Tuesday, February 04, 2014

Review of 5 HDTV Indoor Antennas: Mohu Leaf, Terk FDTV2A, Antennas Direct Clearstream 2, RCA 1450B and Rabbit Ears

Cord-cutting is a growing trend to get rid of expensive cable in favor of old-fashion TV antennas and the myriad of streaming services, such as Amazon Instant Video and Netflix (each with free trials). So what's the best antenna to receive the most channels over the air when nearby trees, tall buildings, and weather all affect reception? Here's a quick review of several of the best antennas for 2014 that I found after some online research.

For those wanting to watch Netflix and Hulu on an HDTV check out this review of streaming media players, including: Roku, Boxee, and Apple TV.

First, tools like TVFool and the TV Antenna GeoSelector provide you an idea of the broadcast signal coverage in your area and the over the air television channels you should expect to receive. Below is the TVFool chart for my location; I used TVFool because TV Antenna GeoSelector was unavailable. My cheap rabbit ear antenna already receives a good number of channels over the air, but from the TVFool chart, there is a set of channels in at 64 degrees for which the rabbit ear antenna doesn't work, so the simple enough goal was to see if any antenna could pick up those channels.

Test Setup


Five antennas were tested: cheap RCA rabbit ears, RCA 1450B, Antennas Direct Clearstream 2, Terk FDTV2A, Mohu Leaf Plus; the base case was the RCA rabbit ears.


To make antenna repositioning as easy as possible the Hauppauge WinTV-HVR 950 USB TV tuner was used on a Windows laptop with the WinTV software and the signal monitor.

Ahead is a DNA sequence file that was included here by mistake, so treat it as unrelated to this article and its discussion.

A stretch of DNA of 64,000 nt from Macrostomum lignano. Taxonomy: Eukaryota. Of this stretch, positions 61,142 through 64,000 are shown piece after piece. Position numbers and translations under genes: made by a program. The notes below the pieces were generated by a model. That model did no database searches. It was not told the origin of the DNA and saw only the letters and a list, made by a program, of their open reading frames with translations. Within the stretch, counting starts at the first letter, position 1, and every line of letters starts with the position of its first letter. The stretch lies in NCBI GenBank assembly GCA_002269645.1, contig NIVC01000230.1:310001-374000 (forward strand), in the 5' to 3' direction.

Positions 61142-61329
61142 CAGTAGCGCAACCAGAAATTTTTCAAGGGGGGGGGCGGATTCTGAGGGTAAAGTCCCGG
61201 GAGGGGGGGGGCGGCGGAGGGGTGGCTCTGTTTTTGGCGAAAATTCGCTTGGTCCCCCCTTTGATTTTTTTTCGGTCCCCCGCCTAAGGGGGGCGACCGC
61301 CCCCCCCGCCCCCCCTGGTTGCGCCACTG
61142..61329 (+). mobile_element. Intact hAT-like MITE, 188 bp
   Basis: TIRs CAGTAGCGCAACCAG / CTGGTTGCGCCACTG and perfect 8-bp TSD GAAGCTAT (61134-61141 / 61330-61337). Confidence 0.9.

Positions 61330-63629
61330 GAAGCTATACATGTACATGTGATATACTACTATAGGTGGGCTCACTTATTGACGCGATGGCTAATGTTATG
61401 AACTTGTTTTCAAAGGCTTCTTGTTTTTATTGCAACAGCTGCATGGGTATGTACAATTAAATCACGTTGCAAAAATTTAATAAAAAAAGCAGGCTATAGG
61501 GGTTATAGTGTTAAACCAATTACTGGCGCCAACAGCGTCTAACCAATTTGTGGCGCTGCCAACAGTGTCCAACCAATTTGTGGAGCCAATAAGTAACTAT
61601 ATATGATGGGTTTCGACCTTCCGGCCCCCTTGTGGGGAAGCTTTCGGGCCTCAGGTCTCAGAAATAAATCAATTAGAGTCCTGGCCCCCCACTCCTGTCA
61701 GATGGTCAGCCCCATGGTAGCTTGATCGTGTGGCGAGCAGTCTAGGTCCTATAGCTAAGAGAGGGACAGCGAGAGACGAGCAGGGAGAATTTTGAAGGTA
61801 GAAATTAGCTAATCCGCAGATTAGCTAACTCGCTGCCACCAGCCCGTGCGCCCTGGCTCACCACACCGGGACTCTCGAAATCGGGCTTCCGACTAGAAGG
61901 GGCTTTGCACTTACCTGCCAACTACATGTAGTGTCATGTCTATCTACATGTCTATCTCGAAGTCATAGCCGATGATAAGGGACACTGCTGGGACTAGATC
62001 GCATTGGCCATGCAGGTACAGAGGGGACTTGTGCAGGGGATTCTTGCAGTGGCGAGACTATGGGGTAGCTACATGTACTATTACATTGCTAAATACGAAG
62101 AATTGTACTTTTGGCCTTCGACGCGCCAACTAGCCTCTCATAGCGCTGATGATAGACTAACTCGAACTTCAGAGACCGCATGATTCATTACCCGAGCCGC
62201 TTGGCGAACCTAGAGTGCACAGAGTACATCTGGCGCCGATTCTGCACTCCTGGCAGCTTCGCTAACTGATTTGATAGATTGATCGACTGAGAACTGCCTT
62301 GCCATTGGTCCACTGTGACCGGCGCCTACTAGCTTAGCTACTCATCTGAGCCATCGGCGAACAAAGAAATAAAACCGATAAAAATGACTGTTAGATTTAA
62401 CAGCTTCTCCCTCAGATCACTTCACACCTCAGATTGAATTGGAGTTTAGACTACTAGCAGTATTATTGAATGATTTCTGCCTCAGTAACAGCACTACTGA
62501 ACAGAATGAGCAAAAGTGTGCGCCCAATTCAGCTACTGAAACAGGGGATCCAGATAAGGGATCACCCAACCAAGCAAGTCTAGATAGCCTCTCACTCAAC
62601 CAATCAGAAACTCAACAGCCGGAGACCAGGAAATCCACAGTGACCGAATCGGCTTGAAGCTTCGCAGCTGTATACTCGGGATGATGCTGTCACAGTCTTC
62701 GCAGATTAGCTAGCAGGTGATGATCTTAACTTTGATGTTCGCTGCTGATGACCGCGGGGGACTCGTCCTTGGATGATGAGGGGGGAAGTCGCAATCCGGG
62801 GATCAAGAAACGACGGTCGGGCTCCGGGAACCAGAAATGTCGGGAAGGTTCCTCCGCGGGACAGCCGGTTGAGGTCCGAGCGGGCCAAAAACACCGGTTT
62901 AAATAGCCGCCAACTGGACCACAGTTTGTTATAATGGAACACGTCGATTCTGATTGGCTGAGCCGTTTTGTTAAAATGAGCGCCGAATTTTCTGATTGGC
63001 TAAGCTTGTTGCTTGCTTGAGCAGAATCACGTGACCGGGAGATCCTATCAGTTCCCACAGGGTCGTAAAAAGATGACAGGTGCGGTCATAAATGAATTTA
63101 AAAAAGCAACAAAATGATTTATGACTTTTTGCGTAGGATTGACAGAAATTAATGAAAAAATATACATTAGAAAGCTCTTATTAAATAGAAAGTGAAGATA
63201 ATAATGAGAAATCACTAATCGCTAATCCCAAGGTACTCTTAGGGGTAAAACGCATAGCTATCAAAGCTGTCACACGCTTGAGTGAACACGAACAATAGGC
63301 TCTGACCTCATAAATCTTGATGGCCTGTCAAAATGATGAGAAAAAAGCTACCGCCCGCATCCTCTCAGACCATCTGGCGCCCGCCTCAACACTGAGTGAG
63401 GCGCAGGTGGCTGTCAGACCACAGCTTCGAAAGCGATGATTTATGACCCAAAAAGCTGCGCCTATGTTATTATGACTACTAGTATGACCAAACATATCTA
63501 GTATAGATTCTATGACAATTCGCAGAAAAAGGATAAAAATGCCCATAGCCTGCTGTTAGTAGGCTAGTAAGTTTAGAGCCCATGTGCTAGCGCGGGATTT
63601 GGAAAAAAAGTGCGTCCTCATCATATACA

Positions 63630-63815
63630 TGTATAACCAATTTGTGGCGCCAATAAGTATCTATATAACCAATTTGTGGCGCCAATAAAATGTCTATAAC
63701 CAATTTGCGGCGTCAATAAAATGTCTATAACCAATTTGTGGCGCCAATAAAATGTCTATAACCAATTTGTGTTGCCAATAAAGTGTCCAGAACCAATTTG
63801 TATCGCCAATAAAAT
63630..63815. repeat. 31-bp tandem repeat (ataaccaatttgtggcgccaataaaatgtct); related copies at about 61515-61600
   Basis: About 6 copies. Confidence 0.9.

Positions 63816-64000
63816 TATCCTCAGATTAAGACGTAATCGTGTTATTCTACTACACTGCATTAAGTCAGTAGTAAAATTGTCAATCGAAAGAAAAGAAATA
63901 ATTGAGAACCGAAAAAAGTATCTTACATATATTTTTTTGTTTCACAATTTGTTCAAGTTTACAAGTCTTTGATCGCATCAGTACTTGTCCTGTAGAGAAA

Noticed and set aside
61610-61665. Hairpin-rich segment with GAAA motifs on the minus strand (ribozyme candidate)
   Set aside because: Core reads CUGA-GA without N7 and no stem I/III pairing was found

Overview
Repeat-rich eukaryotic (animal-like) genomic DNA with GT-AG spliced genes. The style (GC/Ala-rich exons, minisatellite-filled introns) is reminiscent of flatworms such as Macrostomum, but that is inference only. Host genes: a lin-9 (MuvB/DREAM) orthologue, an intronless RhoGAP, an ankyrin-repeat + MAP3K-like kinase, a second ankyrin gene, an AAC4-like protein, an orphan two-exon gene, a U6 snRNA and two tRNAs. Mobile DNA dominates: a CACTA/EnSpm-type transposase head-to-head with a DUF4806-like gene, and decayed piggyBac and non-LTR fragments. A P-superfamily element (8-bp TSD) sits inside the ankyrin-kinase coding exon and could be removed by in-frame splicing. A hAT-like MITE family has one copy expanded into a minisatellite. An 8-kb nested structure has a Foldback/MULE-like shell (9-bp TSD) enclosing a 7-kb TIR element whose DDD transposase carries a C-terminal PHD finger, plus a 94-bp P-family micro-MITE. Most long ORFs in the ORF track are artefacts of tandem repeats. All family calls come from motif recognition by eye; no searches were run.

Antennas were tested near a window facing South on a partly cloudy day; limited ability to reposition antennas since my windows only face South. There are buildings all around, but none are very tall.


All the omni-directional antennas did better versus the directional antennas because they did not  require repositioning to reach the few additional 64 degree channels they were able to receive, but these were iffy and would probably go away on a cloudy day. All the antennas worked better with amplification. The chart below summarizes the main points of interest, especially the number of over the air channels they each received, and further below are some quick impressions about each antenna. "Overall Channels Added" means that the TV tuner added channels to the channel list, but they weren't necessarily viewable. The prices (in USD) are approximate values from Amazon.


  • Mohu Leaf Plus: Extremely light in comparison to the other antennas, mini-USB amplifier connector, short amplifier power cable
  • Terk FDTV2A: Best reception overall; required the least amount of the re-positioning
  • RCA 1450B: Middle of the pack
  • Antennas Direct Clearstream 2: Large for an indoor antenna, heavy, and very directional
  • RCA Rabbit Ears: Cheap, works for the majority of channels
Overall, the Mohu Leaf Plus gave the best impression with its lightness, thinness, the fact that the makers gave users both a black and white side, and effectiveness compared to the Terk FDTV2A, but none performed as well as I had hoped.

1 comment:

Anonymous said...

Those are some great info. Thanks.